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#28854233   2017/08/30 Save this To Up

Protective capacity of neutralizing and non-neutralizing antibodies against glycoprotein B of cytomegalovirus.

Human cytomegalovirus (HCMV) is an important, ubiquitous pathogen that causes severe clinical disease in immunocompromised individuals, such as organ transplant recipients and infants infected in utero. Antiviral chemotherapy remains problematic due to toxicity of the available compounds and the emergence of viruses resistant to available antiviral therapies. Antiviral antibodies could represent a valuable alternative strategy to limit the clinical consequences of viral disease in patients. The envelope glycoprotein B (gB) of HCMV is a major antigen for the induction of virus neutralizing antibodies. However, the role of anti-gB antibodies in the course of the infection in-vivo remains unknown. We have used a murine CMV (MCMV) model to generate and study a number of anti-gB monoclonal antibodies (mAbs) with differing virus-neutralizing capacities. The mAbs were found to bind to similar antigenic structures on MCMV gB that are represented in HCMV gB. When mAbs were used in immunodeficient RAG-/- hosts to limit an ongoing infection we observed a reduction in viral load both with mAbs having potent neutralizing capacity in-vitro as well as mAbs classified as non-neutralizing. In a therapeutic setting, neutralizing mAbs showed a greater capacity to reduce the viral burden compared to non-neutralizing antibodies. Efficacy was correlated with sustained concentration of virus neutralizing mAbs in-vivo rather than their in-vitro neutralizing capacity. Combinations of neutralizing mAbs further augmented the antiviral effect and were found to be as potent in protection as polyvalent serum from immune animals. Prophylactic administration of mAbs before infection was also protective and both neutralizing and non-neutralizing mAbs were equally effective in preventing lethal infection of immunodeficient mice. In summary, our data argue that therapeutic application of potently neutralizing mAbs against gB represent a strategy to modify the outcome of CMV infection in immunodeficient hosts. When present before infection, both neutralizing and non-neutralizing anti-gB exhibited protective capacity.

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#28851562   2017/08/30 Save this To Up

Viral load affects the immune response to HBV in mice with humanized immune system and liver.

Hepatitis B virus (HBV) infects hepatocytes, but the mechanisms of the immune response against the virus, and how it affects disease progression, are unclear.

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#28850773   2017/08/29 Save this To Up

A Synthetic Biology approach for consistent production of plant-made recombinant polyclonal antibodies against snake venom toxins.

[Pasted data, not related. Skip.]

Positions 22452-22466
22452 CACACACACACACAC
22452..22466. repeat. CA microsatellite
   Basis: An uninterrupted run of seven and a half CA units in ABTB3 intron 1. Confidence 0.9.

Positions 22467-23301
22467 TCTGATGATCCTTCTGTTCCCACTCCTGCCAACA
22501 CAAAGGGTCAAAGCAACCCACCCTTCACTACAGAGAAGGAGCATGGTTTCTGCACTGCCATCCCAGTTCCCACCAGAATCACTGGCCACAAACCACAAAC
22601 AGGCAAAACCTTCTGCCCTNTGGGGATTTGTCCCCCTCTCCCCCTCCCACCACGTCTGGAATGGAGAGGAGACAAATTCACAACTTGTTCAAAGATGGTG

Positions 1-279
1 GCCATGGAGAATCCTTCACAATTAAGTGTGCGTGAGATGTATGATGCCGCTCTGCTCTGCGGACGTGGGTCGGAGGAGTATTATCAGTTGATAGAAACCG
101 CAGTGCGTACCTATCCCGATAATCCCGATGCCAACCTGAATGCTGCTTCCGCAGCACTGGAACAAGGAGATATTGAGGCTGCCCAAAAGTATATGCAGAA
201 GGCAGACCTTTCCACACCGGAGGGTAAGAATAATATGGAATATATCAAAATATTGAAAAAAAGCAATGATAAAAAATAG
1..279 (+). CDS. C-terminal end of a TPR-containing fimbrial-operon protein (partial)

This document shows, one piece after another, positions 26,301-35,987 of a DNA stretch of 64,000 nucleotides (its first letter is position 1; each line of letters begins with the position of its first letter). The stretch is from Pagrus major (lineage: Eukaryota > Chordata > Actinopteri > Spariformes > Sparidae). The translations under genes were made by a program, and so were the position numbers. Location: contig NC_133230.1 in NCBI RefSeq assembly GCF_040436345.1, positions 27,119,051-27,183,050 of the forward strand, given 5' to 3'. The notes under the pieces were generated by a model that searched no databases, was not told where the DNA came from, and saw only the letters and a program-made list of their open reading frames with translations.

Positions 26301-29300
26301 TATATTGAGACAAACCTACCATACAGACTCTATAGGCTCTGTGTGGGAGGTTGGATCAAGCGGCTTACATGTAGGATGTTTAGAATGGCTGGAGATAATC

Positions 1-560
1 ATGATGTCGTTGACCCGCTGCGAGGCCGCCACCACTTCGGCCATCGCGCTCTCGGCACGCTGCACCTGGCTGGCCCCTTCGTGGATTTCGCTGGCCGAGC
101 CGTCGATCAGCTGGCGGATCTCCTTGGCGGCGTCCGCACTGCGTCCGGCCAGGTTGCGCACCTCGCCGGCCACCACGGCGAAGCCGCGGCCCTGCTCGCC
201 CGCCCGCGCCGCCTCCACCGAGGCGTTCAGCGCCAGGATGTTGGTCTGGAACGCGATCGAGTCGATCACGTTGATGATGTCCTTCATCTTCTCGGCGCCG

Antivenoms developed from the plasma of hyper-immunized animals are the only effective treatment available against snakebite envenomation but shortage of supply contributes to the high morbidity and mortality toll of this tropical disease. We describe a synthetic biology approach to affordable and cost-effective antivenom production based on plant-made recombinant polyclonal antibodies (termed pluribodies). The strategy takes advantage of virus superinfection exclusion to induce the formation of somatic expression mosaics in agroinfiltrated plants, which enables the expression of complex antibody repertoires in a highly reproducible manner. Pluribodies developed using toxin-binding genetic information captured from peripheral blood lymphocytes of hyper-immunized camels recapitulated the overall binding activity of the immune response. Furthermore, an improved plant-made antivenom (plantivenom) was formulated using an in vitro selected pluribody against Bothrops asper snake venom toxins, and has been shown to neutralize a wide range of toxin activities and provide protection against lethal venom doses in mice. This article is protected by copyright. All rights reserved.

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#28845465   2017/08/28 Save this To Up

Comparison of a Micro-Neutralization Test with the Rapid Fluorescent Focus Inhibition Test for Measuring Rabies Virus Neutralizing Antibodies.

The rapid fluorescent focus inhibition test (RFFIT) is routinely used in the United States to measure rabies virus neutralizing antibodies (rVNA). RFFIT has a long history of reproducible and reliable results. The test has been modified over the years to use smaller volumes of reagents and samples, but requires a 50 μL minimum volume of test serum. To conduct pathogenesis studies, small laboratory animals such as mice are regularly tested for rVNA, but the minimum volume for a standard RFFIT may be impossible to obtain, particularly in scenarios of repeated sampling. To address this problem, a micro-neutralization test was developed previously. In the current study, the micro-neutralization test was compared to the RFFIT using 129 mouse serum samples from rabies vaccine studies. Using a cut-off value of 0.1 IU/mL, the sensitivity, specificity, and concordance of the micro-neutralization test were 100%, 97.5%, and 98%, respectively. The geometric mean titer of all samples above the cut-off was 2.0 IU/mL using RFFIT and 3.4 IU/mL using the micro-neutralization test, indicating that titers determined using the micro-neutralization test are not equivalent to RFFIT titers. Based on four rVNA-positive hamster serum samples, the intra-assay coefficient of variability was 24% and inter-assay coefficient of variability was 30.4 %. These results support continued use of the micro-neutralization test to determine rabies virus neutralizing antibody titers for low-volume serum samples.